Institution: University of North Carolina at Greensboro
Department: Department of Psychology
About the lab
The CAMINOS Lab attempts to identify individual, familial, and cultural processes that promote positive development and mitigate risk for maladaptive psychological and educational outcomes, with a focus on immigrant and Latinx populations. The lab’s research questions are grounded in cultural models of child development (e.g., Integrative Model; García Coll et al., 1996) and tenets of developmental psychopathology (Sroufe & Rutter, 1984). The integration of these perspectives can deepen our understanding of risk and resilience processes in Latinx and other families of color to inform how best to deliver community-based prevention and intervention programs that address mental health and cultural needs of these communities.
Featured research (5)
Objectives: Based on the conceptual overlap between shift-&-persist (S&P) and culturally based strategies (critical civic engagement [CCE] and spiritually based coping), this study tests whether associations between these three previously disparate strategies are attributable to the existence of a higher-order coping construct: culturally informed S&P. Methods: Among 364 diverse minoritized youth (Mage = 18.79, 85.2% female), we tested for the existence of this higher-order factor through confirmatory factor analysis. Results: We found theoretical and empirical support for the existence of a higher-order factor structure and for our higher-order factor-culturally informed S&P. Culturally informed S&P promotes fewer depressive symptoms as a main effect in addition to completely protecting against the negative impact of discrimination on depressive symptoms when culturally informed S&P is high. Conclusions: The current study illustrates relations between three previously distinct coping strategies through their association with culturally informed S&P. Results highlight culturally informed S&P's promotive and protective effects in the face of ethnic-racial discrimination. Implications for subsequent study of culturally based coping are discussed. (PsycInfo Database Record (c) 2021 APA, all rights reserved).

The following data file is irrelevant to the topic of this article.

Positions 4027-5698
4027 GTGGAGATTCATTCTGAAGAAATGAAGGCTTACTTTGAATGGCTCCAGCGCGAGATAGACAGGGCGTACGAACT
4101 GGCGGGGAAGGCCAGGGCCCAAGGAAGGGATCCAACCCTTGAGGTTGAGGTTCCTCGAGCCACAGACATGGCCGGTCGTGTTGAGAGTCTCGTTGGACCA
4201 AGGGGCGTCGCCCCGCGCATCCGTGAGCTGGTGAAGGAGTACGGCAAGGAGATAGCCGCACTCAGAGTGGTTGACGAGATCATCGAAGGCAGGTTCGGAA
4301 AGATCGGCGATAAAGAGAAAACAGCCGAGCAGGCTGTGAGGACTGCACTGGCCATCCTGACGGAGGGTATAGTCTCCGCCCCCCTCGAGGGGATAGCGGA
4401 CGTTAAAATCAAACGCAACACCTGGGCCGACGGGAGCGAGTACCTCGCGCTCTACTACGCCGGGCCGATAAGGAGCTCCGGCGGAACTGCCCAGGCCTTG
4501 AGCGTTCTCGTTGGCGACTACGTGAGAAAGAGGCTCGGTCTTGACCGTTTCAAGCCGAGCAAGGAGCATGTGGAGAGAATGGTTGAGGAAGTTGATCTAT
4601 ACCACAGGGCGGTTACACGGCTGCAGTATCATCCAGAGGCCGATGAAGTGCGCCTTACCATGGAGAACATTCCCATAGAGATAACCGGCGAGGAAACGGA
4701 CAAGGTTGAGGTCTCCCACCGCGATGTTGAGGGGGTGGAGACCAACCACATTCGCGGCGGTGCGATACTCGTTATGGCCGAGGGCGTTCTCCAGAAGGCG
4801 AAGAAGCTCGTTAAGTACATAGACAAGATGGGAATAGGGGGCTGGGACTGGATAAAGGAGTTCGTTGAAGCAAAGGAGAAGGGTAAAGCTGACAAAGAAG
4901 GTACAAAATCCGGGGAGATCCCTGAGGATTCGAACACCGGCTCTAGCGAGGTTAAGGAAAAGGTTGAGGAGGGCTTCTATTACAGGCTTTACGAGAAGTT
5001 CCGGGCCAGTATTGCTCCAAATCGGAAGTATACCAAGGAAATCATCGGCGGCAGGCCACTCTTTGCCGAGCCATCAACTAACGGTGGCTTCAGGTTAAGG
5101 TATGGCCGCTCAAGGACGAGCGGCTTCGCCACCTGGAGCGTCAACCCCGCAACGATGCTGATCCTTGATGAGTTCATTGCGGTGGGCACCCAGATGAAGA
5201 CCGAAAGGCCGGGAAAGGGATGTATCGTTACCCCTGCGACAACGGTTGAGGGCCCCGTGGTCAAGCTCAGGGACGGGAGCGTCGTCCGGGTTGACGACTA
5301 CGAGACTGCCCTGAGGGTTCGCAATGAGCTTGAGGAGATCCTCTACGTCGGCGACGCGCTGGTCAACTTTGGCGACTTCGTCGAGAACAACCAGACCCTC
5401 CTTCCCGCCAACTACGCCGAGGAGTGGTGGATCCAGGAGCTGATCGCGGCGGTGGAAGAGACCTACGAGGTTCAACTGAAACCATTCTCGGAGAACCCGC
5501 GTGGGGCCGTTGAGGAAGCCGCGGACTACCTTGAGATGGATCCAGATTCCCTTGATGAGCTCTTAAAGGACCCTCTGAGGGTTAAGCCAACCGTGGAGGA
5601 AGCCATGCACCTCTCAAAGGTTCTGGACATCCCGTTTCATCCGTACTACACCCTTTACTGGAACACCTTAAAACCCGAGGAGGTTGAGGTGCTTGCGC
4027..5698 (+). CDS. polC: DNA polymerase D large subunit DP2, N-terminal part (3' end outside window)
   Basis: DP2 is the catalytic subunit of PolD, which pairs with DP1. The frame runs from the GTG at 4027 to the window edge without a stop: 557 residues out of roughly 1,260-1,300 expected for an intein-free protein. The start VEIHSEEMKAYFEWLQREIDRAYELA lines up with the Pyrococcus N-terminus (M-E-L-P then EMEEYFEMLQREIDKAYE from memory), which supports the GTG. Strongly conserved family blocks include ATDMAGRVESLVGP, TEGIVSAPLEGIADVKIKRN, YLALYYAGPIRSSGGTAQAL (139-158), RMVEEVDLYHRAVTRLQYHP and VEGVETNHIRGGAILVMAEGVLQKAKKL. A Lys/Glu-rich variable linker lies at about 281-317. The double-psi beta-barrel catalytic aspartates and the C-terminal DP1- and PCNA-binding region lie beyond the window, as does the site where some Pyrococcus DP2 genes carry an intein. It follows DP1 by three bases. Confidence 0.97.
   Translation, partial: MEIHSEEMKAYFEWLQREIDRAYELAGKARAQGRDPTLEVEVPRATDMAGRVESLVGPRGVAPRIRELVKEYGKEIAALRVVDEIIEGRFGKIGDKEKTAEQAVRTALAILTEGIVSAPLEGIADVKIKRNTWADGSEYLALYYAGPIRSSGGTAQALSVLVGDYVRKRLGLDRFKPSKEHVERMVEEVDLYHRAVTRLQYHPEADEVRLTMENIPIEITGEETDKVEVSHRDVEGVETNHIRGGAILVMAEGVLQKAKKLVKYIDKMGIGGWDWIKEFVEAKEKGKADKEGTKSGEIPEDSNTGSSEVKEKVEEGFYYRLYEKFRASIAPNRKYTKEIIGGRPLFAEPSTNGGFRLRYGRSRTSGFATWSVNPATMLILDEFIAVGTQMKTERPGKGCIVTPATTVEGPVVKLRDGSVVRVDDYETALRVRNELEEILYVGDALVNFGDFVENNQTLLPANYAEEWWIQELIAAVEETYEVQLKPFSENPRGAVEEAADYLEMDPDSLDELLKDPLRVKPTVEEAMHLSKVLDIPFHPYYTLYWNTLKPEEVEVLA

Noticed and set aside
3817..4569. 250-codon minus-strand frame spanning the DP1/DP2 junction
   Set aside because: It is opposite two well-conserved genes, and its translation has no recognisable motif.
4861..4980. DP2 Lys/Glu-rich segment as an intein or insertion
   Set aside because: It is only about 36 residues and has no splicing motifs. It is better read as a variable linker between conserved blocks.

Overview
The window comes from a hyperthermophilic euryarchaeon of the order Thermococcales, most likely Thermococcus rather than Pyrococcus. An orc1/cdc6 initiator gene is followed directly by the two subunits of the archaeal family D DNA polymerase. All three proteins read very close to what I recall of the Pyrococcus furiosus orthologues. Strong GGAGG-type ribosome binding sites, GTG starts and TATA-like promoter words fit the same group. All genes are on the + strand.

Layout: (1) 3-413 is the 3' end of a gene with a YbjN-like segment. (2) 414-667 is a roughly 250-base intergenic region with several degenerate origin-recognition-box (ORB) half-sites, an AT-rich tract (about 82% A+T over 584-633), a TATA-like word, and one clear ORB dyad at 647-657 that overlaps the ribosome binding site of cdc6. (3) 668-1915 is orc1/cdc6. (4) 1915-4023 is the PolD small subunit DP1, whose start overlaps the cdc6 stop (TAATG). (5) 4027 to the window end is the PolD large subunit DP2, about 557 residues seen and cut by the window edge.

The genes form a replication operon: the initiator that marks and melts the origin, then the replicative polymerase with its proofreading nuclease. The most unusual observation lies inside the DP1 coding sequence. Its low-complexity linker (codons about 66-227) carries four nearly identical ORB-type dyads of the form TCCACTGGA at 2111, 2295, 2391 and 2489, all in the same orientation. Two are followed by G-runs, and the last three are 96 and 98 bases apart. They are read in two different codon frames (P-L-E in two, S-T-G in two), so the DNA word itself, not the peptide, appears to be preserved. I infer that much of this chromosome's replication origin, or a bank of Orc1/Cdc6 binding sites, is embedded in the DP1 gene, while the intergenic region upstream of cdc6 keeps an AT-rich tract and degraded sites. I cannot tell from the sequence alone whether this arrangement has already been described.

Life course theorists posit that sensitive periods exist during life span development where risk and protective factors may be particularly predictive of psychological outcomes relative to other periods in life. While there have been between-cohort studies trying to examine differences in discrimination and depressive symptoms, these studies have not been designed to identify these sensitive periods, which are best modeled by examining intra-individual change across time. To identify sensitive periods where discrimination and shift-&-persist (S&P) – a coping strategy that may protect against the negative impact of discrimination – are most strongly predictive of depressive symptoms, we employed latent growth curve modeling using an accelerated longitudinal design to track intra-individual change in depressive symptoms from ages 20–69. Participants were 3,685 adults measured at three time points ~10 years apart from the Midlife in the United States study ( M age = 37.93, SD = 6.948 at Wave I). Results identified two sensitive periods in development where high levels of S&P interacted with discrimination to protect against depressive symptoms; during the 30s and a lagged effect where 40's S&P protected against depressive symptoms when participants were in their 50s. Implications for the life course study of discrimination, coping, and depression are discussed.